Oct 25, 2017
Three Tips for Safe Patient Handling
A Bureau of Labor Statistics report revealed that across all industries, 33 of 10,000 full time workers suffered from overexertion injuries. However, this type of injury doubled when looking at hospital workers – and more than tripled for employees working in long-term care facilities. In long-term care facilities, this heightened rate of injury is attributed to the fact that healthcare workers are often responsible for the lifting, repositioning or moving of their residents.
A frequently cited study by the U.S. Department of Labor and the Occupational Safety and Health Administration (OSHA) found that in an eight hour shift, the average weight lifted by a nurse is about 1.8 tons. Repeatedly lifting this amount of weight in an improper manner can lead to a variety of injuries, including sprains, strains and tears.
To reduce the risk of injury to caregivers and residents, healthcare facilities must ensure that all employees are properly trained in safe patient handling techniques:
- Utilize equipment: All employees should be taught to properly utilize mechanical lift equipment to help ease weight burdens. This type of equipment is safer for employees, but is more secure for the patient, as well. Staff should not only be instructed on the functionality of the equipment, but should also be educated on when to use specific devices and how to properly assess the resident’s condition beforehand. The cognitive status, mobility and the size and weight of the resident should always be taken into consideration first.
- Proper body mechanics. Even when utilizing lift equipment, proper body mechanics are still necessary for healthcare workers. Staff should be taught to always keep a wide leg base with the resident directly in front of them to avoid rotating the spine, and to hold the resident as close as possible to minimize strenuous reaching. In addition, slow and steady movements will help to avoid startling or hurting the resident.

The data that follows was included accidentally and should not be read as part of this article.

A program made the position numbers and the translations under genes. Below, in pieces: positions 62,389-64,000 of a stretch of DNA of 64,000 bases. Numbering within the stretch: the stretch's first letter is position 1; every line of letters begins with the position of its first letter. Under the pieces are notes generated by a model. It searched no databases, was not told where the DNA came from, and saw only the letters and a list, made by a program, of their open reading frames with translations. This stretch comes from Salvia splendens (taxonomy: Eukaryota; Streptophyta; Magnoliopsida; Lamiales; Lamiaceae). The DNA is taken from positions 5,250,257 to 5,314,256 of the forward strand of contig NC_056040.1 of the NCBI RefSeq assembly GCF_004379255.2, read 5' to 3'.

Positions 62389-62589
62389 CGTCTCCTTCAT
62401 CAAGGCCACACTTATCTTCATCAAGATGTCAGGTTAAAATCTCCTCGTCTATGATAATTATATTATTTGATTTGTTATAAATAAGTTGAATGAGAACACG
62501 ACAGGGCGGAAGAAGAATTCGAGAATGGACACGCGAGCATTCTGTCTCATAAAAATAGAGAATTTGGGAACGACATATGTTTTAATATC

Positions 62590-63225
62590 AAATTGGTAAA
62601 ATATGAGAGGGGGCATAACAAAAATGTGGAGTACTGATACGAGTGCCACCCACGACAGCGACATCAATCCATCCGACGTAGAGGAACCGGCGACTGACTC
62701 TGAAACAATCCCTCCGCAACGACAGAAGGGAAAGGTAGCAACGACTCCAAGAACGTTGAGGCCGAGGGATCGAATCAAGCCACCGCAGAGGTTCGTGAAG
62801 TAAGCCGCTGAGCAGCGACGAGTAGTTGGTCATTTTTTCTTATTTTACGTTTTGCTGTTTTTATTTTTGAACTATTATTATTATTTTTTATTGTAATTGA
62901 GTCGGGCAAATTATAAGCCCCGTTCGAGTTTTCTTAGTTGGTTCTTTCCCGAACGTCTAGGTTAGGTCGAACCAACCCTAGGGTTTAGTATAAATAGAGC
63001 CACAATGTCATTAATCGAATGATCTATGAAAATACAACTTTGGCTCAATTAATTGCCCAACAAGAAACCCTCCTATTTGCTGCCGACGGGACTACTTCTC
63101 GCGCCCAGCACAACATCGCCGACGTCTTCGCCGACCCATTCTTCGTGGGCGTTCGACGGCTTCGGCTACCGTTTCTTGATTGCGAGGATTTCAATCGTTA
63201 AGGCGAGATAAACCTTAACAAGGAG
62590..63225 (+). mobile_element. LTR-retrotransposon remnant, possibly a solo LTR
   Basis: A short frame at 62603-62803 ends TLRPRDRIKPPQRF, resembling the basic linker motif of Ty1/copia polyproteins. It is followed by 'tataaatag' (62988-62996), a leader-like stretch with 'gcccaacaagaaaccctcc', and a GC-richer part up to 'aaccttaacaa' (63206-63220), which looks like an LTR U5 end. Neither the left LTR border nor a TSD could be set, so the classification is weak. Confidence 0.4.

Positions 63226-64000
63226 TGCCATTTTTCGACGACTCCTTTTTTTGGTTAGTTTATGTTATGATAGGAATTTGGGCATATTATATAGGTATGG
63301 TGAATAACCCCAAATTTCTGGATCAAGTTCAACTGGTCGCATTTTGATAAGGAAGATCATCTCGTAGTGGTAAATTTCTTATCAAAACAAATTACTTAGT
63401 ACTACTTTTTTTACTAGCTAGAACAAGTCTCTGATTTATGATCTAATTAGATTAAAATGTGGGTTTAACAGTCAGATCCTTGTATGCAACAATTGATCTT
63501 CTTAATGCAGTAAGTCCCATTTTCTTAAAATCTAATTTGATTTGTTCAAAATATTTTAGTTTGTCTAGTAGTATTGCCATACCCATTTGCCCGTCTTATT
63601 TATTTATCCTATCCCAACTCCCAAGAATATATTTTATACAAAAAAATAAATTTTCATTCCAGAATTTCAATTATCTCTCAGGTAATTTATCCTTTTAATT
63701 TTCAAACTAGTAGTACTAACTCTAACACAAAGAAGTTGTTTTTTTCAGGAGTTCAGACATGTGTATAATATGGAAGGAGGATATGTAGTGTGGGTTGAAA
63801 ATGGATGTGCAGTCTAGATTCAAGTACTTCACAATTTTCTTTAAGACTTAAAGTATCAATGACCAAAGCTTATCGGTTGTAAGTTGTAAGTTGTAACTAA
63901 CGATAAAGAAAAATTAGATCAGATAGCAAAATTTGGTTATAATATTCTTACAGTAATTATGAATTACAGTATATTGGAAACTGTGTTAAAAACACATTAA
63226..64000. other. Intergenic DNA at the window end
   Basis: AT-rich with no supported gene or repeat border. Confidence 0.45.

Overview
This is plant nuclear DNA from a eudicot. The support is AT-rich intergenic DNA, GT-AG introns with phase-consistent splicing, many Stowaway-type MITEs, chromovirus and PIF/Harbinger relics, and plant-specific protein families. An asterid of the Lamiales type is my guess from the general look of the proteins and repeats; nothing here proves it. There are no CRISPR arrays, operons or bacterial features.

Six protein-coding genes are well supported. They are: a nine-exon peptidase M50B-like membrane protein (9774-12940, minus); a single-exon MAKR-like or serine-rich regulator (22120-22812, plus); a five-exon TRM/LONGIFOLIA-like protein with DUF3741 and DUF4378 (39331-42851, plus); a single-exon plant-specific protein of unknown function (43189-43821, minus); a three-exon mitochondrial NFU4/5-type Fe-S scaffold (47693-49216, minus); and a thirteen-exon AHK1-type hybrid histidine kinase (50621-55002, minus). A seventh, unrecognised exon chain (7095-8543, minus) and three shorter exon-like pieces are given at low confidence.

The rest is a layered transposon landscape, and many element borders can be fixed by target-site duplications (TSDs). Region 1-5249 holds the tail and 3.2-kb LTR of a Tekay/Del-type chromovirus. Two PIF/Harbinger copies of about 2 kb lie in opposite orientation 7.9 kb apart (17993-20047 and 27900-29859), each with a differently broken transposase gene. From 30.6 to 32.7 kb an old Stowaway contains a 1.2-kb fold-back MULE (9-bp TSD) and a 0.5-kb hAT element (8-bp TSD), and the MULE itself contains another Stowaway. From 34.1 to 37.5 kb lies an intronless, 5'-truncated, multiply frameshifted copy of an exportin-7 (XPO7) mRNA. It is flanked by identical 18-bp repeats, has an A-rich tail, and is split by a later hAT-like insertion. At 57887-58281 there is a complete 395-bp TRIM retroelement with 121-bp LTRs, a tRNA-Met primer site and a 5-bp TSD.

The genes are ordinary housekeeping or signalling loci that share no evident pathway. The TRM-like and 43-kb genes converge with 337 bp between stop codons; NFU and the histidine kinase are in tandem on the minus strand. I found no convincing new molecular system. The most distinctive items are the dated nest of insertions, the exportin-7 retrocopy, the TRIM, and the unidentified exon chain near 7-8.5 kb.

- Designate peer mentors. When proper safe patient handling education is administered, there will be veteran employees who truly understand and adhere to safety protocols. Veteran employees should be identified and paired with newer employees who do not have the same skilled understanding of proper handling techniques. By serving as mentors, these individuals can ensure that their peers are moving and lifting residents correctly and also provide ongoing training to the rest of the workforce.
Having an employee hurt or injured on the job can not only adversely affect your workforce and employee morale, but it can have a negative impact on overall patient care and can even damage your company’s bottom line. In a 2011 study, OSHA reported that 25 percent of workers compensation claims in the healthcare industry resulted from patient handling injuries, further proving how crucial safe patient handling education is in healthcare institutions. To mitigate risk, organizational leadership and nurse managers should ensure that safe patient handling remains a priority. Guidelines should be set and staff members should be trained and re-trained to ensure they’re fully comfortable with equipment and body positioning.
Philadelphia, PA, 19102